I've always found it interesting this idea of "cheating" in music. The idea that there's one way to do things and if you don't do it that way, you are are cheating. I understand this if one is to be a conservatory trained professional musician. There should be standards and there is a right way of doing things. This should be celebrated.
However, there is another reality, that has it's origins in the DIY and Punk movements. Just go for it, make some beautiful noise. Have a humble beginning. I've always been a fan of Brian Eno's non-judgmental approach to music. I've read quotes of him saying that he's not a "musician" but rather an audio experimentalist. I like that. It's liberating.
The reason I bring this up is there are many different ways to approach music. Not all of us are going to be gifted players. Some of us need all the help we can get the squeeze what talent we have from our fingertips. Therefore, I don't really believe in musical cheating. It's music. We all have limitations.
To this degree, and reference again back to Brian Eno I believe there is an Oblique Strategy card that states something to the effect of, "Honor thy mistake as hidden intention." I'll take that a step farther and say, "Honor thy limitations as deliberate intention." This is liberating. Work aggressively within your limitations.
I say use the tools available. Modern computers make it possible to record in short pieces. Some argue this makes us lazy, and as much as that may be true, it also makes us inventive (hopefully). But more so than the aid of modern technology, I say reduce the infinite possibilities to only recording on 8 tracks. Use that limitation to force growth in other areas. Danish filmmaker Lars Von Trier created an entire cinematic movement by enforcing creative limitations with his Dogme 95 Rules.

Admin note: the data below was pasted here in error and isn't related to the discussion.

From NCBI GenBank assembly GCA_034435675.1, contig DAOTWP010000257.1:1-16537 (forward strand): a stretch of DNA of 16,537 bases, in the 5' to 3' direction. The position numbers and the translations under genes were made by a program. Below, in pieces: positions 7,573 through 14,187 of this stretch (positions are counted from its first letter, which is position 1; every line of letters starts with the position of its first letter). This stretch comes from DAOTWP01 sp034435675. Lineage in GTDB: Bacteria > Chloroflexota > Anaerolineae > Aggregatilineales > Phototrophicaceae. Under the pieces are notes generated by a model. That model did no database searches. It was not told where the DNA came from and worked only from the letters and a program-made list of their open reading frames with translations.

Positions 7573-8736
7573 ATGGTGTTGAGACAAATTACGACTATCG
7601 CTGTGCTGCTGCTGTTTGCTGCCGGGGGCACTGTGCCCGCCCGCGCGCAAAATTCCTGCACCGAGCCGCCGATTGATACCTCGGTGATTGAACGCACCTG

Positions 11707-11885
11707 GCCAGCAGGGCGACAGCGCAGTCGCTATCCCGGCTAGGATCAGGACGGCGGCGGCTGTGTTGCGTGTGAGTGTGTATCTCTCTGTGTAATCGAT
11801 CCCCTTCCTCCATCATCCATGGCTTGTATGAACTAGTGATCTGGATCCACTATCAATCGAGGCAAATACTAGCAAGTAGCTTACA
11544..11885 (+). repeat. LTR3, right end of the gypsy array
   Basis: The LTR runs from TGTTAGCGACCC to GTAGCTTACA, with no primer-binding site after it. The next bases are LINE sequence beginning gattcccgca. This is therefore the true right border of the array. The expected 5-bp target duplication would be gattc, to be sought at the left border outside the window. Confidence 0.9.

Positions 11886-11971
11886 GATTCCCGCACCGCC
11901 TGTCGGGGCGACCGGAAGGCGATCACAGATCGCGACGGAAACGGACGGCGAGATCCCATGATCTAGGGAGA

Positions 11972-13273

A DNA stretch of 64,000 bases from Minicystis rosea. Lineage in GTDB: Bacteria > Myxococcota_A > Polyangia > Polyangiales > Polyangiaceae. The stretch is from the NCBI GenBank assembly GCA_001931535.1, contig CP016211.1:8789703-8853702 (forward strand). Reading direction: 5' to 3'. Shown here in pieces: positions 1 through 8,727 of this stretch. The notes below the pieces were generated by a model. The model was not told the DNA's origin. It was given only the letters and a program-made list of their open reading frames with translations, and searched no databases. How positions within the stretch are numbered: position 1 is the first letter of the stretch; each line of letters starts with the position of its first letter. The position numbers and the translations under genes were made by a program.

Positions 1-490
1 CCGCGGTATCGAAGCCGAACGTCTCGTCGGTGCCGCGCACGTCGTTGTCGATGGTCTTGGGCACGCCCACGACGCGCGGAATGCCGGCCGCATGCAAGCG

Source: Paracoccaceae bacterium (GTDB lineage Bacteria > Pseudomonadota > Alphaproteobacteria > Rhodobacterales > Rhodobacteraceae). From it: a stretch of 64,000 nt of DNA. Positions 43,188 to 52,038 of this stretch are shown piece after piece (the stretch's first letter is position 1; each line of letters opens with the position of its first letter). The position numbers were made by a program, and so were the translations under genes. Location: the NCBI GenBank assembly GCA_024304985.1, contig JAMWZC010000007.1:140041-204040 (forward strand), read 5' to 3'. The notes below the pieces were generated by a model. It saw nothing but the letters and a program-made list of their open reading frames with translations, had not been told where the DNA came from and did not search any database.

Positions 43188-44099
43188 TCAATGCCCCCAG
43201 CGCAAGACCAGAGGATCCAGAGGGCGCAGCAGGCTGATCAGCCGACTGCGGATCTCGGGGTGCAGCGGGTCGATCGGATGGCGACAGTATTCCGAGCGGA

As a beginning guitar player making liberal use of alternate tunings, capo's, and other tools can aid in the enjoyment of making music while possessing modest skills. From modest foundation of these tools we can build a greater understanding and enjoyment of music itself.
So as I write more posts I'll be making note of these tools. Mostly these are my discoveries, on my journey of playing and recording. Maybe they will be of some use to you as well in demystifying your own learning process.